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The Rann of Kutch is a seasonally marshy saline clay desert located in the Thar Desert biogeographic province in the state of Gujaratmarker situated 8 km away from village Kharaghodamarker located in the Surendranagar Districtmarker of northwestern Indiamarker and the Sindmarker province of Pakistanmarker. The name "Rann" comes from the Hindi word ran (रण) meaning "salt marsh". The Hindi word is derived from Sanskrit / Vedic word (इरिण) attested in the Rigveda and Mahābhārata.

Kutch is the name of the district wherein it is situated. The Rann of Kutch comprises some between the Gulf of Kutchmarker and the mouth of the Indus Rivermarker in southern Pakistan. The Luni Rivermarker, which originates in Rajasthanmarker, empties into the northeast corner of the Rann.

In India's summer monsoon, the flat desert of salty clay and mudflats, averaging 15 meters above sea level, fills with standing waters, interspersed with sandy islets of thorny scrub, breeding grounds for some of the largest flocks of Greater and Lesser flamingoes, and is a wildlife sanctuary [64274]. At its greatest extent, the Gulf of Kutch on the west and the Gulf of Cambaymarker on the east are both united during the monsoon.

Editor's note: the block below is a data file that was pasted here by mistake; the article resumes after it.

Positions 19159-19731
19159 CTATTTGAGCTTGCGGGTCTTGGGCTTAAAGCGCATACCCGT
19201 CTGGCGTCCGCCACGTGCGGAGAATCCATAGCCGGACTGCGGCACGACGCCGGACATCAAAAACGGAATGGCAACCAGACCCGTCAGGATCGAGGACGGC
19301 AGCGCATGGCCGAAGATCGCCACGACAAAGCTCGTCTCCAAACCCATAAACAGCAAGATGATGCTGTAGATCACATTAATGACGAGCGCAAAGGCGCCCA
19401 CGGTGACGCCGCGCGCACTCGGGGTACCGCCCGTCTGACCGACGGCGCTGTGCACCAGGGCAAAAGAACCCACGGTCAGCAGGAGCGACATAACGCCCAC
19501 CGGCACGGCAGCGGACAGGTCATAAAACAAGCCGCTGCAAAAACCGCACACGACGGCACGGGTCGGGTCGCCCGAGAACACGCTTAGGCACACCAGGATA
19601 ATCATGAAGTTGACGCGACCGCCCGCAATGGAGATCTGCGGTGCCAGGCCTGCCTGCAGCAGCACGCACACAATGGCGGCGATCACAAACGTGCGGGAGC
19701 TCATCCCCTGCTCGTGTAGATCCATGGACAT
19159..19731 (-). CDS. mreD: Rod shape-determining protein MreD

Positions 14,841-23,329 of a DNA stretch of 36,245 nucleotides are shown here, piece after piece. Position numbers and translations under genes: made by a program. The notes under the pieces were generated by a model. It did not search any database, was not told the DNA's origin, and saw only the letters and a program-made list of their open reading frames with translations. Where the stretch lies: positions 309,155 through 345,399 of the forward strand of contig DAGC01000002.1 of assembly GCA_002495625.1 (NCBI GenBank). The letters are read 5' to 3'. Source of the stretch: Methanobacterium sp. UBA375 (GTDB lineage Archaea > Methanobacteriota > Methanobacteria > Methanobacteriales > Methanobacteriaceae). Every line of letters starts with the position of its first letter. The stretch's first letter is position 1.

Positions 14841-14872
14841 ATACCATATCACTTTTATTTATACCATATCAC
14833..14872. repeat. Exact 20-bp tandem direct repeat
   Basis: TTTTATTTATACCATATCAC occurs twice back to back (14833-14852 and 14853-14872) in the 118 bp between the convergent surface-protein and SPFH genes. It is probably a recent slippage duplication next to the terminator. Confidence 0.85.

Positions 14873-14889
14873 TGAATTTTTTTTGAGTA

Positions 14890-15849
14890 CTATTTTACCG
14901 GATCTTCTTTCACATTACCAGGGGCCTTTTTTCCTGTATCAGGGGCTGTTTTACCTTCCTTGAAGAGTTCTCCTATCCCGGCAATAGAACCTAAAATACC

The area was a vast shallows of the Arabian Seamarker until continuing geological uplift closed off the connection with the sea, creating a vast lake that was still navigable during the time of Alexander the Great. The Ghaggar River, which presently empties into the desert of northern Rajasthan, formerly emptied into the Rann of Kutch, but the lower reaches of the river dried up as its upstream tributaries were captured by the Indusmarker and Gangesmarker thousands of years ago. Traces of the delta and its distributary channels on the northern boundary of the Rann of Kutch were documented by the Geological Survey of India in 2000.

This inhospitable salty lowland, rich in natural gas and a resting site for migratory Siberianmarker birds, is part of India and Pakistan's ongoing border dispute concerning Sir Creekmarker. In April 1965, a dispute there contributed to the Indo-Pakistani War of 1965, when fighting broke out between India and Pakistan. Later the same year, British Prime Minister Harold Wilson successfully persuaded both countries to end hostilities and set up a tribunal, to resolve the dispute. A verdict was reached in 1968 which saw Pakistan getting 10% of its claim of . The majority of the area thus remained with India. Tensions spurted again in 1999 during the Atlantique Incident.

The Rann is also famous for the Indian Wild Ass sanctuary, the Little Rann of Kutch, where the largest population of Indian Wild Ass (Equus hemionus khur or khar) still exists along with wolve, foxes, jackals, chinkara gazelles, nilgai antelope and blackbucks. The Rann of Kutch is also the only place in Pakistan and India which plays host to migrating flamingoes. There are 13 species of lark in the Rann of Kutch.

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